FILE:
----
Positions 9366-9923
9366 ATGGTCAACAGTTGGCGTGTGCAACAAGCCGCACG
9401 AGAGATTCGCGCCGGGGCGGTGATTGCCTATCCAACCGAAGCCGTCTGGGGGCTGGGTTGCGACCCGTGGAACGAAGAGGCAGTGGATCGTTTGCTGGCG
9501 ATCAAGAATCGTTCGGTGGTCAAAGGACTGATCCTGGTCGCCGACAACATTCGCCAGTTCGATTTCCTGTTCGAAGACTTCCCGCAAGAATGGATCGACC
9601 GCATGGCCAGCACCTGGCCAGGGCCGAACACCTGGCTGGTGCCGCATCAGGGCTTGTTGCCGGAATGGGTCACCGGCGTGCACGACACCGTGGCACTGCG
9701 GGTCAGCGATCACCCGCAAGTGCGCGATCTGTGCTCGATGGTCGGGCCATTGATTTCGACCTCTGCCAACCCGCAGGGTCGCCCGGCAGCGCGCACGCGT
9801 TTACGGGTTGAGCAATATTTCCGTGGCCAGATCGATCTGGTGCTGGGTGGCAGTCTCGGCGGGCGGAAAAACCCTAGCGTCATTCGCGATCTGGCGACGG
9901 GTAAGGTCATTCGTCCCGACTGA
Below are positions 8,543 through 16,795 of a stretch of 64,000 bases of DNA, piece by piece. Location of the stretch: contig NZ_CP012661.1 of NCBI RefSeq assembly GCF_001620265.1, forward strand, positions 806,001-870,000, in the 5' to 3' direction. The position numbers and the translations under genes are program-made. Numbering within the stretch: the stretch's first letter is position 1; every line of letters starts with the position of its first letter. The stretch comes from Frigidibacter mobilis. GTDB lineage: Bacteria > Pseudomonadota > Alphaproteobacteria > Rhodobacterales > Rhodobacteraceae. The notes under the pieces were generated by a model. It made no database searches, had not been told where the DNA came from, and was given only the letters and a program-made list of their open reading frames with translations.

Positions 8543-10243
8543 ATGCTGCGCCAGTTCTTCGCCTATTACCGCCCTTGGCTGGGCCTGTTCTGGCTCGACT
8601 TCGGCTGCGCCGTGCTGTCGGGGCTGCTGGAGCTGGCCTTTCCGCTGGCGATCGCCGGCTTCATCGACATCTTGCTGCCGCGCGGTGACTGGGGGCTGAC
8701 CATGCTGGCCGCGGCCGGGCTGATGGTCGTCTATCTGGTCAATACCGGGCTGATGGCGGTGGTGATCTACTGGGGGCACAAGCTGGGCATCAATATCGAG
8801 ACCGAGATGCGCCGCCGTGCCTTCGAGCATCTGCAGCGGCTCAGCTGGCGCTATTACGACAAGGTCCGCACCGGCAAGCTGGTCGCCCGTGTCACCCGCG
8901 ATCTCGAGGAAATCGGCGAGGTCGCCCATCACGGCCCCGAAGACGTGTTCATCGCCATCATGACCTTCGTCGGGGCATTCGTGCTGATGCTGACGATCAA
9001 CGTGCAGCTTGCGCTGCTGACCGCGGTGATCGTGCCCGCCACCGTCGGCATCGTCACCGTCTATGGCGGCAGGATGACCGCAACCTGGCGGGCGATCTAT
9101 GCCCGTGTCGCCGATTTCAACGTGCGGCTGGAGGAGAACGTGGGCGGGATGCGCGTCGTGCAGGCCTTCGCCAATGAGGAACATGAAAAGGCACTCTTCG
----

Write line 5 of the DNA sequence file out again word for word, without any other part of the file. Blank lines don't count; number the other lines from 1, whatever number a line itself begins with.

9601 GCATGGCCAGCACCTGGCCAGGGCCGAACACCTGGCTGGTGCCGCATCAGGGCTTGTTGCCGGAATGGGTCACCGGCGTGCACGACACCGTGGCACTGCG